You don’t have to search too far to listen to the stories of despair, destruction or trauma in Aboriginal communities. These are widely played out in our media. However if we listen with intention much deeper, we will find something richer and more telling. The absent but implicit in these stories, are signs of strength, hope and resilience.
Listening in this way is a practice that goes to the heart of Sudha Coutinho’s clinical and community development work. Sudha trained as an occupational therapist and was drawn to narrative therapy as a way of engaging her clients in the fields of mental health, suicide prevention and training.
I came across one of Sudha’s more recent projects when I was invited to respond to some stories collected as part of the Telling Stories project in Kulumbaru. Sudha says she has “always been interested in stories- those we tell about ourselves and those others tell about us – and the power in these stories to influence both the storyteller and the listener.”
Sudha also tells a really good story herself. With over 20 years working in the Northern Territory, alongside and with Indigenous Australians, this episode is one bloody good yarn.
In episode 15 of Talk the Walk, we explore:
- How Sudha came to be working in the Kimberley, discovering herself and her way in occupational therapy from a narrative perspective
- Why moving away from the ‘expert model’ to share our own story is essential for relationship building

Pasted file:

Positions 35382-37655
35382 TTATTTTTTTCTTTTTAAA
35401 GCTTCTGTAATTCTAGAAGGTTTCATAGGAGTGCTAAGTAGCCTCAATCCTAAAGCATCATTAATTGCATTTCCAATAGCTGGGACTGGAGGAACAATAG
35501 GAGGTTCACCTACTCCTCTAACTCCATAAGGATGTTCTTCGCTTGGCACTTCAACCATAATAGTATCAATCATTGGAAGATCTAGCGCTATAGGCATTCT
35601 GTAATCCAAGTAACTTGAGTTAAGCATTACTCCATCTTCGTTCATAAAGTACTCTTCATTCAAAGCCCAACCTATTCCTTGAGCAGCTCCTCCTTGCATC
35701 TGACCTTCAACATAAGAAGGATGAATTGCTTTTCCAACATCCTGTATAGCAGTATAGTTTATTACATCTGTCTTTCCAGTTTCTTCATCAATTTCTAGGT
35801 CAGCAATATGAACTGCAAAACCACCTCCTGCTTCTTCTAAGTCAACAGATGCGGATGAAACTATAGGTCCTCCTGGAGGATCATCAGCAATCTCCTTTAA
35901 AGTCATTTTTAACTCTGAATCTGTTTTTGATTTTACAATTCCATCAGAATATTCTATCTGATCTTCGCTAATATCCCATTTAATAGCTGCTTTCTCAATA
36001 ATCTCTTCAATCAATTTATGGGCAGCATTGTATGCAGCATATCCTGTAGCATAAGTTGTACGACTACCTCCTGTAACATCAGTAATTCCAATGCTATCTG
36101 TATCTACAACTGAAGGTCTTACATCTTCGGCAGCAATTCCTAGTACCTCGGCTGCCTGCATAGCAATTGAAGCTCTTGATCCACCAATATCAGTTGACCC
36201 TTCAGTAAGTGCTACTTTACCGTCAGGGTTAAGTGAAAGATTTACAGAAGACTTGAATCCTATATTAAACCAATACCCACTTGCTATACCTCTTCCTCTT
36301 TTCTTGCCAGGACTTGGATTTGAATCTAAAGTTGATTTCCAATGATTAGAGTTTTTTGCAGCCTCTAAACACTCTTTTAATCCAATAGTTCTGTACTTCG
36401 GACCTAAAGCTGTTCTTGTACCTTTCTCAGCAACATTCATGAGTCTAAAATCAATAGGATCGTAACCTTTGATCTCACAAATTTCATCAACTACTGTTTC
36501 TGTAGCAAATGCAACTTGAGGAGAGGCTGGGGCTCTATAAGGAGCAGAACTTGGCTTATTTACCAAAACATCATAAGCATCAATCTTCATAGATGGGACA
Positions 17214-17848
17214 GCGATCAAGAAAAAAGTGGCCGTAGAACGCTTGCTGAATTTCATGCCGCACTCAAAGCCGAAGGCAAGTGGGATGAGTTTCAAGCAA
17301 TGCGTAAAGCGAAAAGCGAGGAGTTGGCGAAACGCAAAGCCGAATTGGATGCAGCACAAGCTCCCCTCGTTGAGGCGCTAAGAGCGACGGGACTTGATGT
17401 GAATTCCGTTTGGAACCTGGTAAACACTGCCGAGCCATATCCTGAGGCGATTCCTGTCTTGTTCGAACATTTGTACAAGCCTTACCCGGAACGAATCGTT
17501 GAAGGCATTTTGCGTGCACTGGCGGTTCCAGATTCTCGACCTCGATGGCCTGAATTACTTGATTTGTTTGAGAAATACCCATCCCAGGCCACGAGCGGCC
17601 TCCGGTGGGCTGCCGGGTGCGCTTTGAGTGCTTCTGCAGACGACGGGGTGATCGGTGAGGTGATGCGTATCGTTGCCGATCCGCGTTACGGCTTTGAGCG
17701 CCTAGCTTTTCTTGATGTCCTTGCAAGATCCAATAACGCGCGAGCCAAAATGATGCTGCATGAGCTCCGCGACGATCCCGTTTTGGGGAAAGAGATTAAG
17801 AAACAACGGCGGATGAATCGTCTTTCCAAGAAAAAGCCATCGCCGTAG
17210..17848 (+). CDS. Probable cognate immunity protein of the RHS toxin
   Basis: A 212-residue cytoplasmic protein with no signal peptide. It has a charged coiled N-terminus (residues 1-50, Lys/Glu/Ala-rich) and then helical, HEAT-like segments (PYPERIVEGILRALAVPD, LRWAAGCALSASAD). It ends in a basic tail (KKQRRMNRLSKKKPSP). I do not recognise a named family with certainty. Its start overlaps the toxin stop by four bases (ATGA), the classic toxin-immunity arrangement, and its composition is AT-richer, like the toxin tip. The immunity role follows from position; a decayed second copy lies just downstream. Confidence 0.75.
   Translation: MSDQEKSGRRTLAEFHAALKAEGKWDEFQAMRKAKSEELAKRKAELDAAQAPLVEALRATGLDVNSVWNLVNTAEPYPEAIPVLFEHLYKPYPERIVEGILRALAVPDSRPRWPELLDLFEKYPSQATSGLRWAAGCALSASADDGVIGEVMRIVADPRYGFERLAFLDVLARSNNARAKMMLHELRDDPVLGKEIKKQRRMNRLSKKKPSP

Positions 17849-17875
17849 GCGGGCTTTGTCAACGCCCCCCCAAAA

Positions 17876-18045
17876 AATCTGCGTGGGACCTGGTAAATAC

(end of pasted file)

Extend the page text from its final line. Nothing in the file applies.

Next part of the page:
- What a genuine cultural immersion looks and feels like
- Moving from a medicalised mental health/psychiatry model of clinical practice to a focus on social and emotional wellbeing
- Indigenous concepts of wellbeing which incorporate spiritual and cultural aspects of self
- Practice as an art, not just a science
How ‘Telling Stories’ came to be; the intent and thinking behind the project and the narrative methodology behind the approach
- The digital archives of strength, hope and resilience featuring stories of Kalumburu community; and how these stories were gathered
- The role and power of outsider witness practices; and the effect this had re-authoring the Kalumburu community story
- How you can watch the stories from Kalumburu and what to include in a response back to the community
- Sudha’s biggest challenges commonly shared amongst community development projects and how to think creatively to overcome them
- Evaluating a narrative project
- A story about the effect the Kalumburu stories project has had on Sudha’s personal life; and what Sudah loves about narrative practice
- How listening to difficult stories can actually be transforming in positive ways for practitioners and not always a cause for vicarious trauma or burnout
- An invitation for you to join the conversation about how you listen to story within your own practice. Please write a comment below or join the conversation on Facebook.
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Things to follow up after the episode
Telling Our Stories in Ways that Make us Stronger by Barbara Wingard and Jane Lester
Watch a video and send a message back to the Kalumburu community and the storyteller at the Telling Story project on vimeo
Sudha’s blog about the Telling Story project on ABC Open
Contact Sudha Coutinho at sudhacoutinho(at)gmail(dot)com
Contact the Telling Story project at tellingstoryproject(at)gmail(dot)com